Biobanking Market to Reach $24.4bn in 2017
News Apr 08, 2013
A new report by visiongain predicts the world market for biobanking in human medicine will generate $24.4bn in 2017. That market was worth $12.2bn in 2012 and will expand strongly from 2013 to 2023, according to Biobanking for Medicine: Technology and Market 2013-2023, published in March 2013. Visiongain is a business information provider based in London, UK.
Visiongain forecasts that, from 2013 to 2023, the overall world market for that medical sample preservation will more than double in revenues. In the biobanking industry and market, biorepositories, biotrusts and biolibraries will develop and prosper. Their networks will also expand, nationally and internationally. Main segments for revenue growth will include the human tissue and stem cell submarkets.
Jennifer Taylor, a pharmaceutical industry analyst in visiongain, said: “That market expansion will be driven by the increasing use of banked human tissues, primary cell lines and stem cells in preclinical pharmaceutical research and development. Currently, around 90% of drugs in clinical trials fail; pharmaceutical companies are looking for more-reliable preclinical models to reduce unnecessary R&D spending. Increasingly, they are looking to human tissue and stem cell models for preclinical drug development, as they provide a more-accurate representation of how drugs will act in the clinical setting.
“The development and public awareness of stem cell treatments will also drive expansion of the market. Over the coming 10 years there will be an increase in stem cell banking for future therapeutic use. The highest rates of market expansion will occur during the first half of the forecast period. Between 2017 and 2023, this rate of expansion will begin to slow as more companies become established, increasing competition and saturating the market.”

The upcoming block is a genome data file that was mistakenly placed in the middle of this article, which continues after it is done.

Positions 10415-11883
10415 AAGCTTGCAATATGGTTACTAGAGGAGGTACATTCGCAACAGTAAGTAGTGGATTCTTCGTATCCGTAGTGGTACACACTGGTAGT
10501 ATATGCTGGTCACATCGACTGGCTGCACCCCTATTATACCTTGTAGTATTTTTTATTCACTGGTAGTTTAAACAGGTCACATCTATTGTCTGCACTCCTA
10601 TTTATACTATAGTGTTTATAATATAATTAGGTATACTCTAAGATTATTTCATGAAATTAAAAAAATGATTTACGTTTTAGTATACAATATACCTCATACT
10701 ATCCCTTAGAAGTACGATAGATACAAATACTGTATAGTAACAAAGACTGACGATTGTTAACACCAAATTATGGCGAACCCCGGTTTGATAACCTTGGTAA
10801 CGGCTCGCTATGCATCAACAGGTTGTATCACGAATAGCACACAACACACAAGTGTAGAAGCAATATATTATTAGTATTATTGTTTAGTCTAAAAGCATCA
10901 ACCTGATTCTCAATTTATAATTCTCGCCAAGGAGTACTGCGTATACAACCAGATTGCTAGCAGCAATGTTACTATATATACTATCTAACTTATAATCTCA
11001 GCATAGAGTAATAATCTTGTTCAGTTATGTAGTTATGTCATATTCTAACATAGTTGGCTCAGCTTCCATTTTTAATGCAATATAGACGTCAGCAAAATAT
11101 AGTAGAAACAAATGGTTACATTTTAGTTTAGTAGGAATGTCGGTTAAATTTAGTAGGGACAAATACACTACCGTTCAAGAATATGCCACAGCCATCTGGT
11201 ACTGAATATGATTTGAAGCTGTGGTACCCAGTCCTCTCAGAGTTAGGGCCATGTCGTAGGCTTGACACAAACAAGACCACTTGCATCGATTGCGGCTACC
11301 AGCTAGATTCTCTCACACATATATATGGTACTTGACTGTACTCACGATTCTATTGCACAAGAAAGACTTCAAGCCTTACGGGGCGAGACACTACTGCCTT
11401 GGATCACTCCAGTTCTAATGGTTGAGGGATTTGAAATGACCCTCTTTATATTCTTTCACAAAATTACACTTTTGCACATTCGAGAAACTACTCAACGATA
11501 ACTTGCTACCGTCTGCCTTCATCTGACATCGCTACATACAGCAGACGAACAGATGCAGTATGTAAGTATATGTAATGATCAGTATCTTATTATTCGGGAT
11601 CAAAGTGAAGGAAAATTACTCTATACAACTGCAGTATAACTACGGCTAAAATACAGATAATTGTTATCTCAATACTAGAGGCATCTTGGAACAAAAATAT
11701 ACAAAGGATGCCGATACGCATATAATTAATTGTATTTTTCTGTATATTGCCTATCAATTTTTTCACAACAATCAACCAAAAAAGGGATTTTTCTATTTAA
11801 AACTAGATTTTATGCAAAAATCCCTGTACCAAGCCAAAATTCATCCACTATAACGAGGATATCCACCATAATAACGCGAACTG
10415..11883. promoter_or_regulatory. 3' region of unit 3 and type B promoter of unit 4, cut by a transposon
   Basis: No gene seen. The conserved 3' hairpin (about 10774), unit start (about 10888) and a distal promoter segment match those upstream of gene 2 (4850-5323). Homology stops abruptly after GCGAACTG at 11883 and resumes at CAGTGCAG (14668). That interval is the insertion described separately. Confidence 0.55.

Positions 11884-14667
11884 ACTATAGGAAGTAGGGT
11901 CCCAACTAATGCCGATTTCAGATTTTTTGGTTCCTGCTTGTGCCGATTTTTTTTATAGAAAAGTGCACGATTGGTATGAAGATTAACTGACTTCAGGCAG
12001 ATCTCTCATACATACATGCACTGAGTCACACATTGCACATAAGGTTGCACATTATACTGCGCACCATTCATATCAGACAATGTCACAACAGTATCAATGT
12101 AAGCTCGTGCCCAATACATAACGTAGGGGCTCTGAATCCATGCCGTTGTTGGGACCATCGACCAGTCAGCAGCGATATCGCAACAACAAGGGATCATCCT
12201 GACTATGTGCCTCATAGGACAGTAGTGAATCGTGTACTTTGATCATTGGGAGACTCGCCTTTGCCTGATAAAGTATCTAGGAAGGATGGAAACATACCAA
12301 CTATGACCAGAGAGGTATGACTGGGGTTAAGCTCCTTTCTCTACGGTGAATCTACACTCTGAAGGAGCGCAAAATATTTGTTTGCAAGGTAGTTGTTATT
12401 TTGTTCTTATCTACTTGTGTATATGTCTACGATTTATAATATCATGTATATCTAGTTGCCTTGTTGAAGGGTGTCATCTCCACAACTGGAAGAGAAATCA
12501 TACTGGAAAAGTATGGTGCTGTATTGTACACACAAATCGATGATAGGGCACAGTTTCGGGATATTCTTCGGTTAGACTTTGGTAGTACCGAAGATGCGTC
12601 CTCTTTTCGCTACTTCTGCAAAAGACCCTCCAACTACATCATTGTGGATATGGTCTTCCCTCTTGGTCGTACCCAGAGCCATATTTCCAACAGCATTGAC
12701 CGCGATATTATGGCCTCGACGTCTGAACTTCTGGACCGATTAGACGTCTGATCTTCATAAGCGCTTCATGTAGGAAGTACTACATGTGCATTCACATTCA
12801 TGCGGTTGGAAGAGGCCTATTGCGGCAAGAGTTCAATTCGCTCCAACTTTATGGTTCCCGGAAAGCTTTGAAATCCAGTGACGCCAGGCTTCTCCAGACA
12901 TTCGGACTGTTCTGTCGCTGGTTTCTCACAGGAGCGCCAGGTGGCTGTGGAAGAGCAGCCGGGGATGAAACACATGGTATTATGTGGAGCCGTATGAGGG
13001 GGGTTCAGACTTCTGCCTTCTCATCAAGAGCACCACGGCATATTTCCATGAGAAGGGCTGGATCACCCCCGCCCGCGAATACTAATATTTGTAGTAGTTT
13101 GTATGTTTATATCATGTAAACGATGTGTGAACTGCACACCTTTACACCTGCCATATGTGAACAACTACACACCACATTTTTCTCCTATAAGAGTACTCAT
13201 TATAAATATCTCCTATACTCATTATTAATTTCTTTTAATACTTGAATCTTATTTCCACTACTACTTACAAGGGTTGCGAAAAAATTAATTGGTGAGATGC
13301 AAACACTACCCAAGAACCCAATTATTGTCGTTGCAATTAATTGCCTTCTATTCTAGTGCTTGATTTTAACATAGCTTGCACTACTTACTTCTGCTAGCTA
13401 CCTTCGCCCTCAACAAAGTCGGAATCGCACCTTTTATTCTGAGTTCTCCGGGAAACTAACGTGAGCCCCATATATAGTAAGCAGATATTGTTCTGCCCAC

The strength of the biobanking market derives from its vital role in drug development and personalised medicine, as well as the demand for private stem cell banking. However, the market also faces challenges of standardisation and harmonisation of biobanking practices. Also, in 2013, the market is diverse and fragmented, with biological samples contained in many small biobanks around the world; researchers often face difficulties accessing a high number of high quality biospecimens. However, the establishment of biobanking networks in many countries helps to overcome these challenges, the study concludes.
That report shows revenue forecasts to 2023 at overall world market, submarket and national level. Its research, data and analyses cover activities of Tissue Solutions, Asterand, Biopta, BioServe and other providers of technologies and services for archiving medical biosamples.
In addition to forecasting the overall world market for the topic, the study predicts revenue trends for three world-level submarkets and component segments:
Human tissue samples
Stem cells and related material
Other biopreservation (including DNA, RNA and body fluids).
Visiongain’s investigation also discusses technological and commercial news, shows seven research interviews and predicts overall revenues to 2023 in leading national markets. The study analyses the US, Japan, Germany, France, the UK, Spain, Italy (EU5), Brazil, Russia, India and China (BRIC).
Stem-Cell Exosome Treatment Repairs Brain Damage Following StrokeNews
A team of researchers have developed a new treatment for stroke that reduces brain damage and accelerates the brain’s natural healing tendencies in animal models.READ MORE
Tiny Kidneys: Building Better Models to Test DrugsNews
A free online kidney atlas built by USC researchers empowers stem cell scientists everywhere to generate more human-like tiny kidneys for testing new drugs and creating renal replacement therapies.READ MORE
Induced Pluripotent Stem Cells Could Serve as Cancer VaccineNews
Induced pluripotent stem cells, or iPS cells, are a keystone of regenerative medicine. Outside the body, they can be coaxed to become many different types of cells and tissues that can help repair damage due to trauma or disease. Now, a study in mice suggests another use for iPS cells: training the immune system to attack or even prevent tumors.READ MORE
Comments | 0 ADD COMMENT
Next Gen Regenerative Medicine & Tissue Engineering
May 29 - May 30, 2018